What we’ve learned from the Jan. 6 Oath Keepers trial so far

Prosecutors have rested their case after more than a month of testimony in the seditious conspiracy trial of Stewart Rhodes

This artist sketch depicts the trial of Oath Keepers leader Stewart Rhodes (center with eye patch) and four others charged with seditious conspiracy in the Jan. 6, 2021, attack on the U.S. Capitol. (Dana Verkouteren/AP)

The seditious conspiracy trial of Oath Keepers founder Stewart Rhodes and four associates charged in the Jan. 6, 2021, attack on the U.S. Capitol reached a turning point as U.S. prosecutors finished presenting their case Thursday in federal court.

For more than a month, prosecutors have presented nearly 30 witnesses, played hours of video and reviewed scores of messages as they try to convince a jury in Washington that the group on trial sought to stop the peaceful transfer of presidential power and “shatter a bedrock of American democracy.” Rhodes himself took the witness stand Friday, but only briefly, as the defense portion of the case began.

Rhodes is the highest-profile defendant charged so far in the Jan. 6 investigation and is accused of steering a months-long effort to keep President Donald Trump in office by force. He is among 14 defendants hit with the historically rare charge of seditious conspiracy in one of the largest investigations in U.S. history, and the trial has been watched closely for what it might reveal about the quest to subvert the 2020 presidential election results by anyone in Trump’s inner circle.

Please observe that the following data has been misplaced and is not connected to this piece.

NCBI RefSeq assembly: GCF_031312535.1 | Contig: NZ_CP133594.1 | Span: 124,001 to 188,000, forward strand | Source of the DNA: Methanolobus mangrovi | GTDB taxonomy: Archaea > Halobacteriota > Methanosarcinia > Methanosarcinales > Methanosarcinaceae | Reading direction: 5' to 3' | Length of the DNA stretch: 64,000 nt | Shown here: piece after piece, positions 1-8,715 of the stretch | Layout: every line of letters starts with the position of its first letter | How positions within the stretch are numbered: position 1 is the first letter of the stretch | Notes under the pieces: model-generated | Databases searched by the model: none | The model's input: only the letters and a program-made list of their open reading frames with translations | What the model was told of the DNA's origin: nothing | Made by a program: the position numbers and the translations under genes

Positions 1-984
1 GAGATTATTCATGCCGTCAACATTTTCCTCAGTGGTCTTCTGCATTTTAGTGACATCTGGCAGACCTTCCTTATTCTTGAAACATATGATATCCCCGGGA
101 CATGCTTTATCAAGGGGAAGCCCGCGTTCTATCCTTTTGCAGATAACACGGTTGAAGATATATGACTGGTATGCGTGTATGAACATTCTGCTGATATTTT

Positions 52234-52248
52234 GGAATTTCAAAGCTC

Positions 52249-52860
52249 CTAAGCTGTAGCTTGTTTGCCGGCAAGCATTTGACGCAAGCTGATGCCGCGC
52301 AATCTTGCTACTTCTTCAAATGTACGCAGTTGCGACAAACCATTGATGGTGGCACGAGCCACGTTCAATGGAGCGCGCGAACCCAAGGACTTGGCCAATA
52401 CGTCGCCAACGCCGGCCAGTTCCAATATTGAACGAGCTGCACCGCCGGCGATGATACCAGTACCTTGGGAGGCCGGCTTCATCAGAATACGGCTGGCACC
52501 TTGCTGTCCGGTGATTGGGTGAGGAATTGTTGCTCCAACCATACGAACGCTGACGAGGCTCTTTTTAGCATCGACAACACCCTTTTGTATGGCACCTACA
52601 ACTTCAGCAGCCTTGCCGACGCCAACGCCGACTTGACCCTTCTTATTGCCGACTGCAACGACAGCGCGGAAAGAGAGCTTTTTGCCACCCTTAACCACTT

Rhodes is on trial with Thomas Caldwell, Kenneth Harrelson, Kelly Meggs and Jessica Watkins. All are accused of conspiring to engage in sedition, obstruct Congress’s affirmation of President Biden’s victory and impede lawmakers from performing their official duties on Jan. 6. Meggs, Harrelson and Watkins, who went into the Capitol, are also accused of damaging property, and all but Watkins are charged with destroying evidence.

Here are some highlights of testimony and evidence the government has presented:

The Oath Keepers trial

The latest: At sentencing, Oath Keepers founder Stewart Rhodes faces up to 25 years in prison. In a second sedition trial, four members of the far-right Oath Keepers group were convicted of seditious conspiracy. Oath Keepers founder Stewart Rhodes was found guilty of seditious conspiracy in the Jan. 6, 2021, Capitol attack.

How did we get here: Stewart Rhodes and other members of his group were charged with seditious conspiracy in the Jan. 6, 2021, attack on the U.S. Capitol.

Who is involved: A 13-count indictment charges Stewart Rhodes and eight others with conspiring to use force to oppose the lawful transfer of power to President Biden. Here are the nine Oath Keepers on trial.